The Temple of Hathor at Dendara lacks the sublime quality of Seti’s edifice at Abydos, but its fabulous astronomical ceiling and nearly intact rooftop sanctuaries offer a unique insight into the solar rituals at other cult sites where they have not survived. Dendara also shows how Egypt’s Greek and Roman rulers identified themselves with the pharaohs and deities of Ancient Egypt by copying their temples, rituals and iconography down to the last hieroglyph – though they did tinker with a few details of reliefs and murals. Goddesses and queens became bustier, and the feet of royalty were shown with all their toes (instead of only the big toe, as the Ancient Egyptians did).

The temple is also pleasing for the completeness of its mud-brick enclosure walls and its rural setting, with rooftop views of lush countryside and the arid hills of the Western Desert. Approaching it by road from Qena, across the Nile, you’ll pass fields of onions and clover, donkey carts and camels – an enjoyable ride by calèche if you’ve got time to spare or decide to stay in Qena. Most tourists visit Dendara together with the temple at Abydos.

The Temple of Hathor

Although there have been shrines to Hathor, the goddess of joy, at Dendara since Pre-dynastic times, the existing Temple of Hathor is a Greco-Roman creation, built between 125 BC and 60 AD. Since the object of the exercise was to confer legitimacy on Egypt’s foreign rulers, it emulates the pharaonic pattern of hypostyle halls and vestibules preceding a darkened sanctuary, with vast mud-brick enclosure walls surrounding the complex.

The facade
The temple facade is shaped like a pylon, with six Hathor-headed columns rising from a screen, their headdresses still blue, red and white. Here and inside, Hathor appears in human form rather than her bovine aspect (see The Hypostyle Hall). Because this section was built during the reign of Tiberius, its sunk-reliefs depict Roman emperors making offerings to the gods, namely Tiberius and Claudius before Horus, Hathor and their son Ihy, and Tiberius as a sphinx before Hathor and Horus (hard to see). Nineteenth-century engravings show the temple buried in sand almost to the lintel of its portal, which explains why its upper sections bore the brunt of Coptic iconoclasm.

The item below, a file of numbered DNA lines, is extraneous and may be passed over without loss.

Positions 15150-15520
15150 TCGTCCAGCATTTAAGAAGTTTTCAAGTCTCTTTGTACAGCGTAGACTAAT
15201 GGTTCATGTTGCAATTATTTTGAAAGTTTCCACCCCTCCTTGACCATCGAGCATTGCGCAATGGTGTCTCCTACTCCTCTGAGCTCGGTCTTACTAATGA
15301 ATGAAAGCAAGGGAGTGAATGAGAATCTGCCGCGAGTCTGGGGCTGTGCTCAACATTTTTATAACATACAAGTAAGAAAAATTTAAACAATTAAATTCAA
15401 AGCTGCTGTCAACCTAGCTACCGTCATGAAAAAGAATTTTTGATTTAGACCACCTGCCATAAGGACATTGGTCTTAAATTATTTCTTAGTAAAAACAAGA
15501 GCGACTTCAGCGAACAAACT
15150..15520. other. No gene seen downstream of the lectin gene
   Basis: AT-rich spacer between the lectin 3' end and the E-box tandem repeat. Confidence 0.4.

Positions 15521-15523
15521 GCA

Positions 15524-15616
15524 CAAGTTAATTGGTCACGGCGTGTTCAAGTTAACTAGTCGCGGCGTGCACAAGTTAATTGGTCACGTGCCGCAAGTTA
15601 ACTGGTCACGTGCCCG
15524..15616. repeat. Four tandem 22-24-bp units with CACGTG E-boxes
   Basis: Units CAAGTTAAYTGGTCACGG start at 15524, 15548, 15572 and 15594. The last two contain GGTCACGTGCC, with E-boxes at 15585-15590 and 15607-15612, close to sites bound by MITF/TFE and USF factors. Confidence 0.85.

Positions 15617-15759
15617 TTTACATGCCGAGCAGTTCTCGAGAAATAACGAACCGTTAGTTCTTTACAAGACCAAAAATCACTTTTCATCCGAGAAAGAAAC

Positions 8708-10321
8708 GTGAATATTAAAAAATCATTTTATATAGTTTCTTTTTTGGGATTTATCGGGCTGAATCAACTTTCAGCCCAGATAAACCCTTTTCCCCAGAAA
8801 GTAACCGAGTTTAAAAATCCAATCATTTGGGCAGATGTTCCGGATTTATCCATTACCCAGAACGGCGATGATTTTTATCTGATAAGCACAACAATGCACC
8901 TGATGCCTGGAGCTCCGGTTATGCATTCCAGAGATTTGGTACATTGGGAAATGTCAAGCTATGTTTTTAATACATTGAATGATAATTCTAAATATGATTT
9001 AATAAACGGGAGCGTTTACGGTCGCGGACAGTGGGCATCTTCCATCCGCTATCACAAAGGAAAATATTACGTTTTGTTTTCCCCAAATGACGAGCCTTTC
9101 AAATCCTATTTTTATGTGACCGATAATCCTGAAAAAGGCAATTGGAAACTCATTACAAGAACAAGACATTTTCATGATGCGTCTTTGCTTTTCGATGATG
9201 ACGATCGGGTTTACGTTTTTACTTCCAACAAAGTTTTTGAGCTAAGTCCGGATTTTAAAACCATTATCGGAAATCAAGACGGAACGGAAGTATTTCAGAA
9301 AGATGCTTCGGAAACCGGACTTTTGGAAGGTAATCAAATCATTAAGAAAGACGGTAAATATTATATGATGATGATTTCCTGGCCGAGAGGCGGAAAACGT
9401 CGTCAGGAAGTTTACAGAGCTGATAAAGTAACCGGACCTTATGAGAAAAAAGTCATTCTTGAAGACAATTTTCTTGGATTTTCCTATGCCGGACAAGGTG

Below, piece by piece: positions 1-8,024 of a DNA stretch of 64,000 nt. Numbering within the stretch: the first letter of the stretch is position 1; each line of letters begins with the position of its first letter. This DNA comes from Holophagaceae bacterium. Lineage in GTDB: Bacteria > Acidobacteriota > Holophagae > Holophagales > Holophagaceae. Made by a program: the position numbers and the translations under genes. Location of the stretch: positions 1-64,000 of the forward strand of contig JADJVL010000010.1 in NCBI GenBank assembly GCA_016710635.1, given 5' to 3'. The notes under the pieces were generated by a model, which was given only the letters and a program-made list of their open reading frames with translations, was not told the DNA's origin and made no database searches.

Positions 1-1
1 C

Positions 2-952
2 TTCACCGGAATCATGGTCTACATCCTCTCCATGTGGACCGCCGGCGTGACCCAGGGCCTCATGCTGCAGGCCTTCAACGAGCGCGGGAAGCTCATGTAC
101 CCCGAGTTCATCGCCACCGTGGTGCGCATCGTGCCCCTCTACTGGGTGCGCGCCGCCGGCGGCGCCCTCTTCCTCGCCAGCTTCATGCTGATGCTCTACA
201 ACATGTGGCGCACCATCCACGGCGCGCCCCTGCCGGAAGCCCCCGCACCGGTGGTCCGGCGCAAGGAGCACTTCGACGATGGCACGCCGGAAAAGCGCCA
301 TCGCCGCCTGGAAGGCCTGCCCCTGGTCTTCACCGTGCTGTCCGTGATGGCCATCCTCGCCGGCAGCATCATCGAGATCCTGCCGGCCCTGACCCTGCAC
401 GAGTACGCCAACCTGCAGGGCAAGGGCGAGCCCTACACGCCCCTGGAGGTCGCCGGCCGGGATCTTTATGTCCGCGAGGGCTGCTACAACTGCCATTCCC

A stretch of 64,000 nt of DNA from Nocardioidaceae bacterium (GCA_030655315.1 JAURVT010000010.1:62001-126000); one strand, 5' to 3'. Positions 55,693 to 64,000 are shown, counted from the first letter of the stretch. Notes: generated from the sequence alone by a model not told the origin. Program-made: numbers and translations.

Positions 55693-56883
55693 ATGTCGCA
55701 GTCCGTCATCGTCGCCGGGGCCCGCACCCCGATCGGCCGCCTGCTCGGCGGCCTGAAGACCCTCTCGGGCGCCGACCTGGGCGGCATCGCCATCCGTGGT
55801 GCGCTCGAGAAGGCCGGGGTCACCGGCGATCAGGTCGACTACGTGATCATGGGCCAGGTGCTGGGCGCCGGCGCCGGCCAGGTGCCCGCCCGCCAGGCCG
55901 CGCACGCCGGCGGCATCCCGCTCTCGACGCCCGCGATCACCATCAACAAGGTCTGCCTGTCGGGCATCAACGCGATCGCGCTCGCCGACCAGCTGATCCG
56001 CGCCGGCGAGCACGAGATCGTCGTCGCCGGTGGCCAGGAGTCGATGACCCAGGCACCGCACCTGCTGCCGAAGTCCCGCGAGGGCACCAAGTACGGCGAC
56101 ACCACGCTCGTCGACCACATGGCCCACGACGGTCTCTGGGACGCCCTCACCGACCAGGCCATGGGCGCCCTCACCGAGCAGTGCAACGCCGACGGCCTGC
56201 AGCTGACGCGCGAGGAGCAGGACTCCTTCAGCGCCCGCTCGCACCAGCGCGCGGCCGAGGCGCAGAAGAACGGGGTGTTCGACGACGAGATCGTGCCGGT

The Hypostyle Hall
Entering the Hypostyle Hall with its eighteen Hathor-headed columns you’ll be transfixed by its astronomical ceiling, now largely restored to its vibrant original colours (mostly blue and white). This is not a sky chart in the modern sense, but a symbolic representation of the heavenly bodies, the hours of the day and night, and the realms of the sun and moon.

Above the central aisle, a row of flying vultures and winged discs separates the left-hand bays representing the southern heavens from those to the right, dedicated to the northern sky. Here, the first row begins with the Eye of Re in its barque, above which appear the fourteen days of the waning moon. Beyond the full moon in the centre come the fourteen stages of the waxing moon (each with its own deity), culminating in the full disc worshipped by Thoth, and lastly the moon as Osiris, protected by Isis and Nephthys. Souls in the form of jackals and birds adorn Re’s barque as it journeys across the sun’s register.

Following these are two bands showing the planets, the stars of the twelve hours of the night, and the signs of the zodiac (adopted from Babylonia). The end rows are dominated by Nut, who gives birth to the sun at dawn and swallows it at dusk. On one side, the rising sun Khepri (the scarab beetle) is born; on the other, the sun shines down on Hathor.